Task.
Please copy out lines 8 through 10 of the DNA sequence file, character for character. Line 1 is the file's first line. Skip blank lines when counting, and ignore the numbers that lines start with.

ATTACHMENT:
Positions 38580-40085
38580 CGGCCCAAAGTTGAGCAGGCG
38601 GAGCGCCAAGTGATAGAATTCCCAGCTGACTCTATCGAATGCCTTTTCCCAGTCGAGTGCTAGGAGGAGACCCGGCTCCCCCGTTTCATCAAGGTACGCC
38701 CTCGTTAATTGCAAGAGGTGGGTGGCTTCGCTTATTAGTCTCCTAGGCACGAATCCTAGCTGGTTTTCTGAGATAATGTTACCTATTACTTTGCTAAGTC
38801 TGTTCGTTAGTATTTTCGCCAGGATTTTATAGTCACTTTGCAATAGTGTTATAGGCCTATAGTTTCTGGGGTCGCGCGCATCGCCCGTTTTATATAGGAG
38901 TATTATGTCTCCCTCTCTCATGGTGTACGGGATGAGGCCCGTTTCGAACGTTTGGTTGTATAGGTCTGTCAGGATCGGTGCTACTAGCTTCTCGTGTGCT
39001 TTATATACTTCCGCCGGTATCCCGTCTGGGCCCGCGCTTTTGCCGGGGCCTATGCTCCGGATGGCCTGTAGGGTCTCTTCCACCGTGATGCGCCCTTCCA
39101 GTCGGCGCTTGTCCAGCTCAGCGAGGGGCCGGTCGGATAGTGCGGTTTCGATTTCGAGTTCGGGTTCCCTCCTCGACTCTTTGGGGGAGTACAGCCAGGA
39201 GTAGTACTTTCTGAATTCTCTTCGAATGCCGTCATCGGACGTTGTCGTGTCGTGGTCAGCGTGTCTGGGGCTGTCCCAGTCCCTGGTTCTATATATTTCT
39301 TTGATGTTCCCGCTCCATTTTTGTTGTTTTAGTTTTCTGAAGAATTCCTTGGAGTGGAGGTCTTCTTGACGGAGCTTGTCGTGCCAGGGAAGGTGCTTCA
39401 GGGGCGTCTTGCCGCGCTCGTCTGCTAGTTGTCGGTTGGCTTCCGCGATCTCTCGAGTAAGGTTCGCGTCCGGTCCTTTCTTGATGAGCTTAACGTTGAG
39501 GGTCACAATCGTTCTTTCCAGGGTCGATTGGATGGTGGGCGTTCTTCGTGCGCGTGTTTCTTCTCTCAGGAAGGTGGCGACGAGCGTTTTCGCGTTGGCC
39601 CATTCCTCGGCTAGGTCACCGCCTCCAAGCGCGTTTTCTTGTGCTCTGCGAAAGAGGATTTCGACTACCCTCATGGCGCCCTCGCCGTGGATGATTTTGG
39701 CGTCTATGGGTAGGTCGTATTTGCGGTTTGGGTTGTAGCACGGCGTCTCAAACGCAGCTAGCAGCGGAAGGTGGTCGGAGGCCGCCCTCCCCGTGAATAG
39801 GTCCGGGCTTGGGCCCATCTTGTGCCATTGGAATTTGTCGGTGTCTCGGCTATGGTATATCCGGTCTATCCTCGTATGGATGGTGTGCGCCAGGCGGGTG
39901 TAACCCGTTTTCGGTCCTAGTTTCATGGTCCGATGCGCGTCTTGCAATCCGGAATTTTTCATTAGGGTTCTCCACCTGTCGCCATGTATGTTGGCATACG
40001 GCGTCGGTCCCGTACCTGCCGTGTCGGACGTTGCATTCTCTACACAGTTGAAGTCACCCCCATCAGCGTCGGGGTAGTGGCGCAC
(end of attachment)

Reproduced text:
39101 GTCGGCGCTTGTCCAGCTCAGCGAGGGGCCGGTCGGATAGTGCGGTTTCGATTTCGAGTTCGGGTTCCCTCCTCGACTCTTTGGGGGAGTACAGCCAGGA
39201 GTAGTACTTTCTGAATTCTCTTCGAATGCCGTCATCGGACGTTGTCGTGTCGTGGTCAGCGTGTCTGGGGCTGTCCCAGTCCCTGGTTCTATATATTTCT
39301 TTGATGTTCCCGCTCCATTTTTGTTGTTTTAGTTTTCTGAAGAATTCCTTGGAGTGGAGGTCTTCTTGACGGAGCTTGTCGTGCCAGGGAAGGTGCTTCA